Shelton speaks on fuller Christian life through authenticity, song
By Jessica Connor
MYRTLE BEACH— Through pain and joy, despair and panic, when you are so utterly exhausted that you wonder if your way is hidden from God, just be real. Embrace your journey.
And don’t forget to sing.
That was the message from Dr. Connie Shelton, senior pastor of Galloway Memorial United Methodist Church, a multiracial downtown church serving the inner city in Jackson, Miss. Shelton spent three days lifting up hundreds of seniors who flocked to Myrtle Beach Feb. 7-9 for the South Carolina Conference s Older Adults Spiritual Life Retreat.
Craving winter sunshine and spiritual rejuvenation, attendees cried, laughed and sang with Shelton as she led them through funny and sometimes heartbreaking stories with authenticity at the core.
Let the walls down and take the masks off, Shelton implored the crowd, reminding people it is okay to admit they are not doing fine, okay to stop the pretense and simply lean on each other.
In Shelton s opening message, she challenged attendees to be real with each other over the next few days. After all, she said, with authenticity comes a deeper, more fruitful way to experience life “ and Christ.
Shelton recounted the time she was serving as a guest preacher and her then-4-year-old daughter Bailey disappeared from sight. Loud snickers began to resound, and she was horrified when she discovered her daughter at the communion table, double-dipping in the juice. While the congregation took it in stride, she was aghast and tried to salvage the moment by tying it in with a scriptural lesson about the open table.
But everyone knew what I was doing, she recalled, shaking her head ruefully at the memory. And in that moment I realized Christ had salvaged the moment.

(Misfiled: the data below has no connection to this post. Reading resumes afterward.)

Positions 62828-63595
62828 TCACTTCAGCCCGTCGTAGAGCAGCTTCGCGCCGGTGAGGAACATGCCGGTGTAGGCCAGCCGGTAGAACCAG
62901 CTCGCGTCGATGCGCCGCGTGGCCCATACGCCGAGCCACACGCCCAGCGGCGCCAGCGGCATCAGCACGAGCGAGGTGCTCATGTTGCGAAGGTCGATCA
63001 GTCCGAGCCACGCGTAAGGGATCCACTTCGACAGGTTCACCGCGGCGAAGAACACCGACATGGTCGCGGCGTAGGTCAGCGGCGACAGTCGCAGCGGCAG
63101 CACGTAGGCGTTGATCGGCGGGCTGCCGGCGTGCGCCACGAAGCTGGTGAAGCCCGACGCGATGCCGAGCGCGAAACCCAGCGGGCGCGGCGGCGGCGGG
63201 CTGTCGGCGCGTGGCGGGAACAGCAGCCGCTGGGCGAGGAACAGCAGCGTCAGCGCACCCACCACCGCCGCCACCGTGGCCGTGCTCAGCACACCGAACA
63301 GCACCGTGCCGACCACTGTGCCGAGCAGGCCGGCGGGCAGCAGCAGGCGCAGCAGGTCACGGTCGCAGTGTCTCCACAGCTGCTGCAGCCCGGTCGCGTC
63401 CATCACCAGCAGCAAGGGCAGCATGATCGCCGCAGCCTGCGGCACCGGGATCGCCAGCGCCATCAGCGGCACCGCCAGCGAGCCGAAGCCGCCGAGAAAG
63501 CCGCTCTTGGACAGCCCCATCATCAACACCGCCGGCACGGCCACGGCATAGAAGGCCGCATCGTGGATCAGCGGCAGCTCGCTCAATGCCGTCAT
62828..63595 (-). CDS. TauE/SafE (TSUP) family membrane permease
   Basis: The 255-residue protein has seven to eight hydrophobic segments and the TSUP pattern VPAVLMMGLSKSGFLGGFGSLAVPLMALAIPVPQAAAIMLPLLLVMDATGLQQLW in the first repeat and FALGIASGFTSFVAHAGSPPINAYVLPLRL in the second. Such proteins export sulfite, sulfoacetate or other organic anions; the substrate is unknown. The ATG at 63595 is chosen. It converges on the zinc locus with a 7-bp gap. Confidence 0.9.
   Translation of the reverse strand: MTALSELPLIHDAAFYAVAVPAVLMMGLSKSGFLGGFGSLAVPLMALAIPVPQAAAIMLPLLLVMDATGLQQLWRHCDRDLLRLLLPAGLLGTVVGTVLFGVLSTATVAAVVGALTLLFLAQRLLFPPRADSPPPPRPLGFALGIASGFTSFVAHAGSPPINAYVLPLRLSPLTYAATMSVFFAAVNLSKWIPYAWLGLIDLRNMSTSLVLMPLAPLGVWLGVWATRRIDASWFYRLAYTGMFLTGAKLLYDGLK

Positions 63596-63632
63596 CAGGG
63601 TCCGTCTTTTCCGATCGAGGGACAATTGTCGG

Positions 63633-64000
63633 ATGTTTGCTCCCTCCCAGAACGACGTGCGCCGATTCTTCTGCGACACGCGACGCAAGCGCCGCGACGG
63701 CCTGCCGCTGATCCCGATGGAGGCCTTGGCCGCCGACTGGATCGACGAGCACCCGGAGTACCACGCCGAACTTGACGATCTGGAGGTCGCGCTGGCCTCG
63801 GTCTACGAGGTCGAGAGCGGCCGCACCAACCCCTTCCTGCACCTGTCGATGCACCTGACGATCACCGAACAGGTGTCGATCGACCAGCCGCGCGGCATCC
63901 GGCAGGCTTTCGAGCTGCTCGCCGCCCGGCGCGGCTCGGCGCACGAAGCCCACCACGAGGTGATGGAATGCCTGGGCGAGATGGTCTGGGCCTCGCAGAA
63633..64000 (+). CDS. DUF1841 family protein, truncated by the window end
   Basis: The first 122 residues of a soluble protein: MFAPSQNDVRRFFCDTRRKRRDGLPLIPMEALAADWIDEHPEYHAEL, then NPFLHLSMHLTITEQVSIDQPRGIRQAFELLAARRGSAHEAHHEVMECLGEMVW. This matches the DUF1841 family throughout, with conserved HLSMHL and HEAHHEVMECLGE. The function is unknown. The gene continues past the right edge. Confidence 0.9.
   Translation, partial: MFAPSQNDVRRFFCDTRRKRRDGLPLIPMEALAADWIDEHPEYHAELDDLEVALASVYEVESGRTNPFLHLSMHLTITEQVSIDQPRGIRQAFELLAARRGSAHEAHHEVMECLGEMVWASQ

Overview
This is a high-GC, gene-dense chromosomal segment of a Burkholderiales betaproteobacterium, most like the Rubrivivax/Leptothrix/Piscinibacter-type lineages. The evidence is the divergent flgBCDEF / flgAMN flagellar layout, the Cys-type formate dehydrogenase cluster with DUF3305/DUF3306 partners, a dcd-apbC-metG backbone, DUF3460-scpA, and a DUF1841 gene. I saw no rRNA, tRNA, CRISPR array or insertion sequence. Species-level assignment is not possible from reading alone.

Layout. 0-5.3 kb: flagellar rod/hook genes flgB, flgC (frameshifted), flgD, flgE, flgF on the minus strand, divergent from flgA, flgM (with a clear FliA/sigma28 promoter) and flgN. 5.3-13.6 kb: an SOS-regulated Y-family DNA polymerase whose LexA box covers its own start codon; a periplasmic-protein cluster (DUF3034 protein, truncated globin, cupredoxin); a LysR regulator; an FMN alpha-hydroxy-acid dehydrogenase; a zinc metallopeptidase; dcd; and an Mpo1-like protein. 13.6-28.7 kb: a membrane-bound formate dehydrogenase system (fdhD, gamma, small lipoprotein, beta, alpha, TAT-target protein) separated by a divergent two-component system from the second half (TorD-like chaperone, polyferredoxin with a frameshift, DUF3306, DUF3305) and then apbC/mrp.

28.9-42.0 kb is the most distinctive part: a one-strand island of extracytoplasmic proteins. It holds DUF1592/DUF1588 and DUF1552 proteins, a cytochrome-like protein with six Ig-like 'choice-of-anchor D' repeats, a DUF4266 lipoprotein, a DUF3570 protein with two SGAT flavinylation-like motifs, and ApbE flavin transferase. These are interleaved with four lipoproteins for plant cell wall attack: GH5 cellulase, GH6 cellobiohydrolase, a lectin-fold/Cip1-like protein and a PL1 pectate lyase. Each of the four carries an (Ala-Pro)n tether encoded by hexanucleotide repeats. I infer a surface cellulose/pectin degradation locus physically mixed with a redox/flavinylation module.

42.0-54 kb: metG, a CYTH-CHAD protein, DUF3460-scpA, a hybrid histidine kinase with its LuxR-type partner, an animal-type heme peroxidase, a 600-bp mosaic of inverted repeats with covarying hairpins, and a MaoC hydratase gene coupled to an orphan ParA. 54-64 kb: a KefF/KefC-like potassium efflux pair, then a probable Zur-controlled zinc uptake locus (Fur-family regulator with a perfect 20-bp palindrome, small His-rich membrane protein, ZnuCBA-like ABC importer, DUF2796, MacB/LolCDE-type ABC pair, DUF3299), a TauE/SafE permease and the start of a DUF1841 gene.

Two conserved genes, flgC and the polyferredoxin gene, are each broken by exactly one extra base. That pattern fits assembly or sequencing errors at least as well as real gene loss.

She learned instantly that being real with each other is not only okay, but good and well for our collective soul.
Many times we stay in the embryo position, so concerned about who is looking, that we don t even reach out for help, Shelton said.
But God knows our pain. He knows we all suffer. And if we are all suffering, we can lean on each other “ if we can be authentic enough to admit what we are going through.
There is something about somebody crying with you that makes a difference, Shelton said.
The melody of God
But in that realness, we need to learn to not only accept, but embrace our trials, our pain, our hopes and our fears. Part of that embracing is learning to listen.
Shelton urged the crowd to open their ears and listen for the constant, empathetic melody of God in everything we experience “ then learn to lift up that melody through music and song.
Flo Johnson, one of the attendees, said Shelton s words especially resonated with her. I m blessed to be in a church where we are real, honest and open with each other, not ˜playing church but truly ˜being church, Johnson said. Being real with each other is so important, especially as we age. We all need to do more of that.